I was a late bloomer by the standards of the day. My first kiss was at age seventeen. My first drink was at age eighteen. My first time in a bar was at age nineteen.


One Friday afternoon my housemate Bill was reading our college newspaper and read that a band was playing at a local bar. Even though she was still underage – maybebecause she was still underage – my girlfriend Cheryl said she really, really, really wanted to go. (Back then “eighteen and over” was more of a suggestion than a rule).

We had never heard of the band but since none of us had ever been to a bar, much a bar with live music, we decided to go.

We were naive enough to think we should get there around eight o’clock so we could get good seats. We didn’t realize “early” in nightclub terms meant ten or eleven, so except for a guy at the door and a bored bartender we were the only ones there.

Not long after we arrived the band started to play. They were okay. Not good, not great, just okay. They played two songs and we clapped after each even though Top Forty covers weren’t our thing.

Then the singer introduced the rest of the band and guitarist asked if we had any requests.


Bill said, “Play a couple songs you really like to play.”

(That night I thought it was a stupid thing to say. Today I realize it was the perfect thing to say.)

After they played a few more songs the three of us exchanged meaningful glances. Cheryl knew I wasn’t having much fun and wondered if I wanted to leave. I could tell Bill was bored and wondered if he wanted to leave. He wondered if Cheryl and I wanted to leave.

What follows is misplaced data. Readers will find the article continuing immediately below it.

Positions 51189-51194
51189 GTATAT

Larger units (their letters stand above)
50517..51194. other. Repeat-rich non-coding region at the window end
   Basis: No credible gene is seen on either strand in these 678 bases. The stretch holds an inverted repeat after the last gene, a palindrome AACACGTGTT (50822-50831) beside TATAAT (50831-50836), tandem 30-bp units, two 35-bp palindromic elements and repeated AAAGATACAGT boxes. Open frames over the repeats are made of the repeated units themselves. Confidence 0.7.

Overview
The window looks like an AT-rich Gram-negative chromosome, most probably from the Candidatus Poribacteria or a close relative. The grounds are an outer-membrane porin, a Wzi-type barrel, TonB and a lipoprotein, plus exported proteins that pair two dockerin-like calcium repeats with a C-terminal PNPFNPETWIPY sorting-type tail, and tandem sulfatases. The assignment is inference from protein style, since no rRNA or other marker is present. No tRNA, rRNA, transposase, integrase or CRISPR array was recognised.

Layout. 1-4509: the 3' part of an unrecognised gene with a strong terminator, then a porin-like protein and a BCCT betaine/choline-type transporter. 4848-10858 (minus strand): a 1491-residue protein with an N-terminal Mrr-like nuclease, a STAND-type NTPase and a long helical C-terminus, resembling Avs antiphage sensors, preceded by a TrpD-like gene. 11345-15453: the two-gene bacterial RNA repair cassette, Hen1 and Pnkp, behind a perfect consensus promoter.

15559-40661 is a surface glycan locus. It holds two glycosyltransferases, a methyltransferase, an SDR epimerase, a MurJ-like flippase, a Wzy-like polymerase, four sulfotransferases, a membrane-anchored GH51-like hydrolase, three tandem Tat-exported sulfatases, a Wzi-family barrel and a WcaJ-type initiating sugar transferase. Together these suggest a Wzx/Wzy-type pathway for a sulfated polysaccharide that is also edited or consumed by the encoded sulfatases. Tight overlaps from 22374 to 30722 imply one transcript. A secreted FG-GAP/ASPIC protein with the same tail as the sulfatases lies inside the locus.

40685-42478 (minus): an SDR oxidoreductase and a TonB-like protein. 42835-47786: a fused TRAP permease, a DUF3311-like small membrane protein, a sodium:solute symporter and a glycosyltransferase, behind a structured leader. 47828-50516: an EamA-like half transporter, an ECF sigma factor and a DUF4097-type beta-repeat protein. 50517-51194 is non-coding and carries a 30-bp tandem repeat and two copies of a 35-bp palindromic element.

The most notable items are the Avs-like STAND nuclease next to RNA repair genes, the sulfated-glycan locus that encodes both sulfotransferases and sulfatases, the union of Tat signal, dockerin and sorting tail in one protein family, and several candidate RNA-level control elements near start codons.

We looked at each other and without speaking came to the same conclusion.

We were the only people there. How would the band feel if we left? How would we feel about ourselves if we stood up and turned our backs and walked out?

So we stayed.


I sometimes wonder about the members of that band. It must have been hard to perform for a crowd of three. Surely they hoped for a better turnout. They were bound to be disappointed and maybe even embarrassed.

I sometimes wonder if they had better nights. I sometimes wonder, even though their rock and roll dreams probably never came true, whether they experienced at least one magical night where the music flowed and the crowd cheered and they felt like stars, if only for a few moments.

I wonder about those things, but there is one thing I don’t wonder about at all.

I haven’t seen Cheryl and Bill for over thirty years. In fact, I lived with Bill for two years and can’t remember his last name.

But I still remember them as two compassionate souls who couldn’t turn their backs on five people — five people they didn’t know and knew they would never see again — and leave them standing in an empty bar, playing music for no one.

Sometimes one gesture really can define a person, and that one gesture is what I remember most about Cheryl and Bill.

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